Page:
News and Info from Deeside, Flintshire, North Wales

Plans for 14 new homes in Buckley given go ahead after successful appeal

Plans to build 14 new homes in Buckley have been given the go ahead following a successful appeal, despite fears for the safety of school children.

Flintshire Council’s planning committee rejected proposals by Quatrefoil Homes to develop land on Alltami Road at a meeting in November.

It followed  around 50 letters of objection being submitted by residents, who raised concerns about the impact on a footpath, known locally as ‘Tucky Lane’, which is regularly used by pupils walking to Elfed High School.

However, the decision made by councillors has now been overturned after a planning inspector appointed by the Welsh Government found in favour of the Mold-based firm.

Aidan McCooey said the development would not impact on the safety of youngsters using the footpath.

Outlining his conclusions, he said: “The evidence in this case leads me to conclude that the proposed crossing of footpath 22 can be achieved in a safe manner.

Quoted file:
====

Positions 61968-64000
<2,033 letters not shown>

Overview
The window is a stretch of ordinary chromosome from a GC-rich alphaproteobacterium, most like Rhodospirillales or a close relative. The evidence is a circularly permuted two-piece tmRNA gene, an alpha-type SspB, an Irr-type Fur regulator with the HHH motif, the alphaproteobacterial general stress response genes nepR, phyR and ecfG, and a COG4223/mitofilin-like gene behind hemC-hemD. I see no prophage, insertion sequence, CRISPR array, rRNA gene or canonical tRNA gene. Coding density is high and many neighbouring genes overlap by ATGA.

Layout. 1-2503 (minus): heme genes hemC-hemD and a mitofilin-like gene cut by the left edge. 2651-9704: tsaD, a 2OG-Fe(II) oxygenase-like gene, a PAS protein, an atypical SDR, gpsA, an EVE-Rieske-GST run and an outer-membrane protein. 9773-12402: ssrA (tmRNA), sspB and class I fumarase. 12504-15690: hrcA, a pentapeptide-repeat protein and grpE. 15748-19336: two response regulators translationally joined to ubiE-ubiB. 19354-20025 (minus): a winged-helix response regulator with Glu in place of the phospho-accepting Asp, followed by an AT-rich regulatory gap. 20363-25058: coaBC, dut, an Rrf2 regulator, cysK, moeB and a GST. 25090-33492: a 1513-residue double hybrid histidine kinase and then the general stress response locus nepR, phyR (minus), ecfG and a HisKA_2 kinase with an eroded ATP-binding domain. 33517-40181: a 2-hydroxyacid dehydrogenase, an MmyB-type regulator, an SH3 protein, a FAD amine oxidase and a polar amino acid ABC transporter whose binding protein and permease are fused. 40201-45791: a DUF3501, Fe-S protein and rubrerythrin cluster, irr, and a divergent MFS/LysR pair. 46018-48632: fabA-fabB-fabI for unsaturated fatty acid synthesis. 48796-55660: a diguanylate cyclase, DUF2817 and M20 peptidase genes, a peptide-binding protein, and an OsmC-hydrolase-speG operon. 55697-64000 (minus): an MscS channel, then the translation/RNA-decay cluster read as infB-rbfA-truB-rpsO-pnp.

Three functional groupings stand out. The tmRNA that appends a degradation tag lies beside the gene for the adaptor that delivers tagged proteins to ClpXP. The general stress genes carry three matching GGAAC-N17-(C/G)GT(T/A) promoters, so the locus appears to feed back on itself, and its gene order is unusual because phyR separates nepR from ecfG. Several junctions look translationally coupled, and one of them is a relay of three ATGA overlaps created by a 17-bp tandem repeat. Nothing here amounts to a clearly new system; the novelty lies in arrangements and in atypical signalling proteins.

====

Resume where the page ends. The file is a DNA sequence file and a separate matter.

“The proposal would not cause harm to users of the footpath, including school children, or users of the existing and proposed highways.

“I note that the council’s professional highways officers concluded that there was no highway safety reason to refuse planning permission based on the evidence.

“Having considered all the matters raised including the content of the committee reports, I conclude that the appeal should be allowed.”

The proposals went before the committee in November with a recommendation for approval from planning officers.

In a report, the authority’s chief planning officer Andrew Farrow, said the proposed road layout was considered to be acceptable.

He added that an alternative route would be provided for pupils during the construction of the houses, with upgrades to be carried out to the path.

However, at the meeting, Buckley Mountain councillor Carol Ellis led the concerns about the development.

She said: “I am totally, utterly opposed to this application, mostly on the grounds of safety.

“You could not fail to be shocked when you arrived on the site visit to actually see the proposal and to see the implications to footpath number 22, which has been free of traffic I’m told locally for 60 years.

“It’s very well used by the community, especially by the school children.

“I’m sorry if I’m being quite blunt but it’s the safety of children and there are lots of other issues I could mention.”

The proposals will now go ahead, but Mr McCooey has attached a condition requiring barriers and a temporary footpath to be put in place before the development gets underway.

By Liam Randall – Local Democracy Reporter (more here).

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